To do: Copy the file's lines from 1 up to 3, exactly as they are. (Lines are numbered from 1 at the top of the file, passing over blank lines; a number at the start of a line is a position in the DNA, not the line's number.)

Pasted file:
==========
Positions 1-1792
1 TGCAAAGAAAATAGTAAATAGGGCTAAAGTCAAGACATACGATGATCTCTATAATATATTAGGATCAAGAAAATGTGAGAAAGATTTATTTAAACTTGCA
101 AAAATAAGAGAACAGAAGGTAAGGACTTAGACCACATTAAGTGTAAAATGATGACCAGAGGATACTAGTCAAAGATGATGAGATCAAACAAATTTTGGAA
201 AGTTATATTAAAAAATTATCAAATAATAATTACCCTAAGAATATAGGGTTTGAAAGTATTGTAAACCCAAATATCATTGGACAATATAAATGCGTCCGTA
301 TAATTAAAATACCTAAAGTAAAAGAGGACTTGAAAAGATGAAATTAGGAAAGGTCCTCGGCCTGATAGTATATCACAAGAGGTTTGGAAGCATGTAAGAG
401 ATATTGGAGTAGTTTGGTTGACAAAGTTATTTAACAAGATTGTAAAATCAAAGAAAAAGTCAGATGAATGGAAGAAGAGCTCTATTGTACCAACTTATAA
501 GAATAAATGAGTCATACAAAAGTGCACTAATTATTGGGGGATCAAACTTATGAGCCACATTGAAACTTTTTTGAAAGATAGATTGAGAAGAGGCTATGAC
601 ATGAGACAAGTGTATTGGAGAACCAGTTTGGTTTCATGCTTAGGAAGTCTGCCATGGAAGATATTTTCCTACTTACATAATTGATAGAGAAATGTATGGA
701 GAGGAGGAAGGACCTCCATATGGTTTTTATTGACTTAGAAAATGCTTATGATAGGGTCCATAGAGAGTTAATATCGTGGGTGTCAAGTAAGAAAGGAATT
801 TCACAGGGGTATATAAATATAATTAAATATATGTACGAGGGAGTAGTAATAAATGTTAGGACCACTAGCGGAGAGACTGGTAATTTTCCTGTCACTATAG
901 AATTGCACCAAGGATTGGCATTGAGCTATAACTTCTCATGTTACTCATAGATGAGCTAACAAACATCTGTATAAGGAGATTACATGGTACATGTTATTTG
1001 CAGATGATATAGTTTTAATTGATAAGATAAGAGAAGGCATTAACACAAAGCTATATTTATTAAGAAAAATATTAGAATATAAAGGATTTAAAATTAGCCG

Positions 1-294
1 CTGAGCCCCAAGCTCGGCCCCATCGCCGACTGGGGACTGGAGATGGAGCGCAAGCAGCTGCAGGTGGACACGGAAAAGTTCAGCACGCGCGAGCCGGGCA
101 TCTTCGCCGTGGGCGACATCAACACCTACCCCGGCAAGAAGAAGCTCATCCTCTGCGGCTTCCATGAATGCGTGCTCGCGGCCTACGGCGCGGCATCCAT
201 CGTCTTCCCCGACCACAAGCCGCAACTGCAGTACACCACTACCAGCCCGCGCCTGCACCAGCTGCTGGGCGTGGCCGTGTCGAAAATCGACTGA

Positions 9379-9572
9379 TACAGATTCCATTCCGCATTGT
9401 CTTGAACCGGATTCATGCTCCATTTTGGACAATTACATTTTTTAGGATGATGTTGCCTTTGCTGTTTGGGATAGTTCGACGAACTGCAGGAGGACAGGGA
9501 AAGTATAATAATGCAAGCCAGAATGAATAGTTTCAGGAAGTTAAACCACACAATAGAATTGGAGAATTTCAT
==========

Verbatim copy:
Positions 1-1792
1 TGCAAAGAAAATAGTAAATAGGGCTAAAGTCAAGACATACGATGATCTCTATAATATATTAGGATCAAGAAAATGTGAGAAAGATTTATTTAAACTTGCA
101 AAAATAAGAGAACAGAAGGTAAGGACTTAGACCACATTAAGTGTAAAATGATGACCAGAGGATACTAGTCAAAGATGATGAGATCAAACAAATTTTGGAA